Conjuring compelling action on DS is a tough proposition, with few games managing to unleashed a satisfying experience. Prince of Persia: The Fallen King could be the remedy spell, bridging the most recent incarnations of the Prince of Persia series with the classic side-scrolling gameplay of the original.

Here, you're guiding the Prince through 2D levels with the stylus activating all manner of acrobatic moves and magical abilities. Everything is stylus-driven, yet the gameplay is firmly rooted in the tradition of old-skool side-scrolling action and platforming.

As the Prince, you begin the game traversing the desert only to stumble upon a massive garden. There's a bit of a catch, however, as a dark corruption has infested the domain. A semi-corrupted magician who appears at the Prince's side offers help in navigating through the treacherous area. While his motivations are questionable, the aid on offer can't be denied. Together the two set off to conquer said corruption and restore the garden to normality.

Through the entire course of the game, the magician follows right behind the Prince with magical support. While his highness is capable of pulling off fanciful acrobatic moves, only the magician has the ability to execute spells vital in solving puzzles and defeating certain enemies. For example, corruption hot spots littering each level can only be used by the magician who summons a magical grappling hook. Using this, the Prince is able to scale up heights using those corruption hot spots to reach new areas or grab coins needed to unlock secret locations.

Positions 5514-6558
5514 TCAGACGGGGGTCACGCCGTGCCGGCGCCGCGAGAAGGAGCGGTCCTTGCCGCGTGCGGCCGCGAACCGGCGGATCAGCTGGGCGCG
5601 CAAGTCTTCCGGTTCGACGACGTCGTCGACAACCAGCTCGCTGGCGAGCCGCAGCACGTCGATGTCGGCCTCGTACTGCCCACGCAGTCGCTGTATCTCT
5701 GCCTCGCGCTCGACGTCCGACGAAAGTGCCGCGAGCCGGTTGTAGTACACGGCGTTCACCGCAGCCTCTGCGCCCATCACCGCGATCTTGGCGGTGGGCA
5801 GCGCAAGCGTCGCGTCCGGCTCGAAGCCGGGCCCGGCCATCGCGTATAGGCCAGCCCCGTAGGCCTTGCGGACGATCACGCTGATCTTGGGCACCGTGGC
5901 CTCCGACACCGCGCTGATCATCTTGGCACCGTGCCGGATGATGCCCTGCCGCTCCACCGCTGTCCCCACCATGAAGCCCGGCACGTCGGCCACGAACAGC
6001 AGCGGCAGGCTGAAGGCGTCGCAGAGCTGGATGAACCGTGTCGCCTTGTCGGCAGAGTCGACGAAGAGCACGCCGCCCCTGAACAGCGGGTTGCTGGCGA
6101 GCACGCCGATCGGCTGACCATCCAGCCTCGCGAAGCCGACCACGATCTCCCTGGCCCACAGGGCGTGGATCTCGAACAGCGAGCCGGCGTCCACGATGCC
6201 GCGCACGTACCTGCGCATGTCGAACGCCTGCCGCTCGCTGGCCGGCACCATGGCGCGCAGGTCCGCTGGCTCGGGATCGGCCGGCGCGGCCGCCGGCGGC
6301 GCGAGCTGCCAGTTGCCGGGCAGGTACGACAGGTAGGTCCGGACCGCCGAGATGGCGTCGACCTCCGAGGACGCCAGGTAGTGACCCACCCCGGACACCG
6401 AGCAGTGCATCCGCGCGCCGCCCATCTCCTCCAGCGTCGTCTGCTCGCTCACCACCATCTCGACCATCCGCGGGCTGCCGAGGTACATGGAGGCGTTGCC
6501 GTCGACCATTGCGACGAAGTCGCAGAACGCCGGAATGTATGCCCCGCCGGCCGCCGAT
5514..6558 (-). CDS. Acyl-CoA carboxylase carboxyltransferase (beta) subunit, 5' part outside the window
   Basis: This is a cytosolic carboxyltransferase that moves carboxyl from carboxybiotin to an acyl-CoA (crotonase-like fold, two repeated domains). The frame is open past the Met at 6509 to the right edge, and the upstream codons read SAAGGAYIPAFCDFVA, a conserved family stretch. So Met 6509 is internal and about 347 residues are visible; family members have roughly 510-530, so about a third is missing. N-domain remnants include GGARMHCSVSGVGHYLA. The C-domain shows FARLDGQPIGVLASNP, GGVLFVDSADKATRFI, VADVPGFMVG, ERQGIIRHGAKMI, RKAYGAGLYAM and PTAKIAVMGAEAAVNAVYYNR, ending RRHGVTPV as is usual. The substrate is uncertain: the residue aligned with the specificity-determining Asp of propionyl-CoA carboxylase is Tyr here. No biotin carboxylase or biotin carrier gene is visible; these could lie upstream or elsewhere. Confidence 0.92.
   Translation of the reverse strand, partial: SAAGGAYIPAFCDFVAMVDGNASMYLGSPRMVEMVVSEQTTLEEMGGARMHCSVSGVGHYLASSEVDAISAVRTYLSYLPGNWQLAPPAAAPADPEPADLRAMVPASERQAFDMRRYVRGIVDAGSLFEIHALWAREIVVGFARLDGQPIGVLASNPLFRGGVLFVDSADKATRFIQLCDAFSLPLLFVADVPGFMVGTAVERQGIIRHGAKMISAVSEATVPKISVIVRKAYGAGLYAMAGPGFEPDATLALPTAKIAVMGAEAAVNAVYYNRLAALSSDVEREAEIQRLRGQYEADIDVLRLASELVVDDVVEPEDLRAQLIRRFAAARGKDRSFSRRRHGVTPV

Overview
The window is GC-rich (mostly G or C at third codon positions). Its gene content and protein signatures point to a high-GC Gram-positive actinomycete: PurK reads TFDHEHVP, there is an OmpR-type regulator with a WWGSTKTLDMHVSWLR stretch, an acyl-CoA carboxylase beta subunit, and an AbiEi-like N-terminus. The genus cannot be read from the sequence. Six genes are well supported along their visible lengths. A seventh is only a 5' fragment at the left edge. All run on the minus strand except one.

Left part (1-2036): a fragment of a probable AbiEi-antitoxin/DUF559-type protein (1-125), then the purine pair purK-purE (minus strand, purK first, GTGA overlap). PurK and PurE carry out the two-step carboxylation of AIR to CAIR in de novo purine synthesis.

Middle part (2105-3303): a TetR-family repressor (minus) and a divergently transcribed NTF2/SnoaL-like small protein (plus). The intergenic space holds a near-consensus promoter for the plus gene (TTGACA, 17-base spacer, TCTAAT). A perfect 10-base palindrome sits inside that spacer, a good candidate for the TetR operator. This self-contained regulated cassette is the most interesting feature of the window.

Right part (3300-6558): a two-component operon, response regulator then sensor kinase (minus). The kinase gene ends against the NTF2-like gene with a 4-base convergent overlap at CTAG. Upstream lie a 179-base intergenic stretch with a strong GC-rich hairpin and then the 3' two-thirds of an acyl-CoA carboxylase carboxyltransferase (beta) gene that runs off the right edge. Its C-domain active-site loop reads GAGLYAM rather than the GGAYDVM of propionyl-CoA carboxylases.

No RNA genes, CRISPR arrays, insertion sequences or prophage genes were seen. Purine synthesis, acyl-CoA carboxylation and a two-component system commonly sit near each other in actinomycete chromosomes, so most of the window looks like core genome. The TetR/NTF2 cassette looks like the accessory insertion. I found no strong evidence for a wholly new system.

Of course, the Prince isn't helpless. He's more than able to make his way through the countless platform challenges thrown his way. Holding the stylus on the screen instructs him to move toward that point, whereas a quick double tap triggers a roll. Climbing platforms is done by holding the stylus on whatever you want the Prince to surmount.

The most interesting addition to his arsenal of acrobatics is a gauntlet that enables him to 'grip fall' down vertical surfaces. Simply put, whenever the Prince is falling parallel to a wall, he'll dig his hand into it to slow his descent. We tackled one puzzle that had the Prince grip fall to trigger a switch tied to a nearby door, then magically grappling with the magician through the opened passageway.

Progressing deeper into Prince of Persia: The Fallen King's ten levels that break down into smaller stages, you'll encounter increasing numbers of enemies. While the magician's spells do away with them quite easily, his partner can engage them in direct combat. Tapping an enemy issues a basic attack, whereas swiping instigates a slower, yet altogether more powerful hit. You can even block incoming blows by tapping the Prince.

All of the creative new platforming elements being packed into Prince of Persia: The Fallen King have us extremely excited for this exclusive DS adventure. Perhaps equally as pleasing are the vivid graphics that go for a more painterly style, which seems appropriate given the game's mystical tinge – in motion they are far more convincing than when displayed as stills. We'll be keeping a close eye on the game in anticipation of its Christmas release.